During a major outbreak, Commonly known as "avian flu" or "bird flu," avian influenza is a disease in people and certain animals caused by infection with avian influenza viruses (AIVs). These viruses are strains of influenza type A.
Under the Occupational Safety and Health Act ofemployers are responsible for providing safe and. This page includes links to websites which provide sound advice about protecting workers from seasonal flu in the workplace.
NIOSH Influenza-related Activities To minimize the work-related risks of catching the flu, NIOSH conducts surveillance, Health Hazard Evaluations (HHEs), and research.
WHO laboratory biosafety guidelines for handling specimens suspected of containing avian influenza A virus 12 January General recommendations.
The possibility that an influenza infection in humans caused by avian influenza viruses A viruses could occur following a laboratory accident is a risk to which it is crucial to be constantly alert.
regarding animal health, public health, and food safety. • Assure consumers that USDA is working on the animal health issues in collaboration with HHS, which is working on human health issues. During an HPAI event, the communication objectives are more defined.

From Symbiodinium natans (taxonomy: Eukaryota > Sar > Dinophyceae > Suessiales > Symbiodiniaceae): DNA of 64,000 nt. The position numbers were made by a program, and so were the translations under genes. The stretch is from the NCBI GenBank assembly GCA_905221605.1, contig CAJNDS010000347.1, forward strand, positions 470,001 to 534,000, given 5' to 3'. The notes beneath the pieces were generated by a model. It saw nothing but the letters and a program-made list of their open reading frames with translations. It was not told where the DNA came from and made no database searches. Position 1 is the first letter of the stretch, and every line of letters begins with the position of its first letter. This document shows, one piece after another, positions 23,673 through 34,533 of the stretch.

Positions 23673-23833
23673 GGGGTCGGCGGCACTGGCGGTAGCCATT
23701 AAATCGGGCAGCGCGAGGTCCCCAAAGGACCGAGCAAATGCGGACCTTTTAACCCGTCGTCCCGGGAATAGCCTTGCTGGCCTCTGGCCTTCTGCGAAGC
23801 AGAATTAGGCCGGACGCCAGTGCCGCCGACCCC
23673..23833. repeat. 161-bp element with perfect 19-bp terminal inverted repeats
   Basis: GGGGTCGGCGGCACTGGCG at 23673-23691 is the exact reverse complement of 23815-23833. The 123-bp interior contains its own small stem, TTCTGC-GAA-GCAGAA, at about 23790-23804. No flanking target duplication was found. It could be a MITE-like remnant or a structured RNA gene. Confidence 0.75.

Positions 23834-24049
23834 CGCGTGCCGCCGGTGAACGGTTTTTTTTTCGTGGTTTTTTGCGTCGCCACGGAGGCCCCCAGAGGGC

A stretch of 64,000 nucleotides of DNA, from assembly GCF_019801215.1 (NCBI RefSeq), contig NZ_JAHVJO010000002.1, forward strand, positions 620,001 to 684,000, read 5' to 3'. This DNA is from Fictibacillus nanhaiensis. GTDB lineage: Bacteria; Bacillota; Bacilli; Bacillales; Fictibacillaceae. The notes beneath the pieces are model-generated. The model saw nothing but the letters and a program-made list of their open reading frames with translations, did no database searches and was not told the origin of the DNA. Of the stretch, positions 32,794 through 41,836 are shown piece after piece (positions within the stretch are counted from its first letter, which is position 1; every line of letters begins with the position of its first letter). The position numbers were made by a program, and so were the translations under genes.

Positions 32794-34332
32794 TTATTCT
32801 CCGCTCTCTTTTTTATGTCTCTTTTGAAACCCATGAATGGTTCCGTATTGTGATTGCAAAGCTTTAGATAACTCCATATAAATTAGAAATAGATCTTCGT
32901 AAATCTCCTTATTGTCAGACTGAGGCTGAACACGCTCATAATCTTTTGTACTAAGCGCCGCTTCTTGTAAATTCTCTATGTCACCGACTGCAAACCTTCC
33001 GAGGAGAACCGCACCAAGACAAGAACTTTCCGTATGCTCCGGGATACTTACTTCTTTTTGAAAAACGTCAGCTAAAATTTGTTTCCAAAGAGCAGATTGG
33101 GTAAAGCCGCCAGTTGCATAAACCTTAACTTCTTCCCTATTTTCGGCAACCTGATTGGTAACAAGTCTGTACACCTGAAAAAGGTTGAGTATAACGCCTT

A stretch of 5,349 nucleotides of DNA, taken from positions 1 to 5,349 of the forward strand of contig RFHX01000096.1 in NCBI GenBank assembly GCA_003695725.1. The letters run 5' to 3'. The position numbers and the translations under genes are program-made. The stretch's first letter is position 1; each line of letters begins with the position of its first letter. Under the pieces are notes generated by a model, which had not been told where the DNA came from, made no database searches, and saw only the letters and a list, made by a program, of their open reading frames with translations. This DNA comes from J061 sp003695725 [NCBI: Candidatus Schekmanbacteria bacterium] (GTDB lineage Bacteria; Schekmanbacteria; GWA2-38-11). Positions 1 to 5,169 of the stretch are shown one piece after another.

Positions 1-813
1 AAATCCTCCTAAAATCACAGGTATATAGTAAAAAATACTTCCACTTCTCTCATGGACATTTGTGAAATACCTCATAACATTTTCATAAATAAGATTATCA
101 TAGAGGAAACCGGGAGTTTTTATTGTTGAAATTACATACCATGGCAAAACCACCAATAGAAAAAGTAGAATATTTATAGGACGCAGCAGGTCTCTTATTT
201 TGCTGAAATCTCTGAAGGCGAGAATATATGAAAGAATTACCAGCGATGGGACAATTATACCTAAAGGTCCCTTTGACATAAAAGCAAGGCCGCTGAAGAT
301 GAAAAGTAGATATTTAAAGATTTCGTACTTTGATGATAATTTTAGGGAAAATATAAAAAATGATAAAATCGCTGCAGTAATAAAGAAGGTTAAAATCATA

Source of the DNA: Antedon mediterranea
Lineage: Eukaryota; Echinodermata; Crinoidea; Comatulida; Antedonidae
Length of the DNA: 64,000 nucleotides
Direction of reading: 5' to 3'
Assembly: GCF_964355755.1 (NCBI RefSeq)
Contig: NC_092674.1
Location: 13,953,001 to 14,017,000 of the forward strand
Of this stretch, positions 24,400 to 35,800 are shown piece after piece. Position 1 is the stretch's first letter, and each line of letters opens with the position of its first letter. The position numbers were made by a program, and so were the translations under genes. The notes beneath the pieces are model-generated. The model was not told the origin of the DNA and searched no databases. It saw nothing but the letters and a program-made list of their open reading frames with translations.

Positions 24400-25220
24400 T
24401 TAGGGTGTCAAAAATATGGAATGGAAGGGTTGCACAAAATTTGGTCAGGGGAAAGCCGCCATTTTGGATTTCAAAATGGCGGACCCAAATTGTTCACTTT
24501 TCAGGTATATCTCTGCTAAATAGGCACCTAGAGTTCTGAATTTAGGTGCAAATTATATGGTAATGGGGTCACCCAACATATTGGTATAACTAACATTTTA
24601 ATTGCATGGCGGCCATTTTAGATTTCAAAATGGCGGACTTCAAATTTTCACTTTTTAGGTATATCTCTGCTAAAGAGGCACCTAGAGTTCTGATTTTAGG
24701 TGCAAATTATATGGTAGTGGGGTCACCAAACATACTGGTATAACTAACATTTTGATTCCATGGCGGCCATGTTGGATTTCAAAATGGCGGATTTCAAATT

IC personnel should: • Communicate actions the government is taking. Photo Credit: U.S. Department of Agriculture. Good biosecurity practices can help control the spread of AIVs. Biosecurity can include training workers to know the signs of avian influenza infection in birds, such as hemorrhaging and discoloration of the skin and legs resulting from infection with a highly pathogenic avian influenza (HPAI) virus.
Developing and disseminating best practice for the management of influenza patients at all levels of health care and resource settings around the world. Providing healthcare workers including doctors and nurses, public health specialists and other care-givers, who are on the frontline of the fight against influenza, with evidence based guidance.
In addition, the General Duty Clause, Section 5(a)(1) of the Occupational Safety and Health (OSH) Act of29 USC (a)(1), which requires employers to furnish to each worker "employment and a place of employment, which are free from recognized hazards that are causing or are likely to cause death or serious physical harm" may be cited.
An influenza pandemic—whether of low, moderate, high or very high severity—will place extraordinary and sustained demands on public health and health care systems and on providers of essential community services.
Sincethe United States has worked to increase capacity for global pandemic response.Avian influenza: assessing the pandemic threat 3 nfluenza pandemics are associated with high morbidity, excess mortality, and social and economic disruption. There were three such pandemics in the twentieth century: in, and Duringthe world moved closer to a further pandemic than it has been at any time since The scope of the guideline is seasonal influenza, and it cannot be applied in the same manner to pandemic influenza or highly pathogenic avian influenza.
The epidemiology, clinical symptoms, diagnosis, tests, and treatment of influenza are addressed as an introduction, but the recommendations suggested by the guideline are limited to prevention Cited by: 7.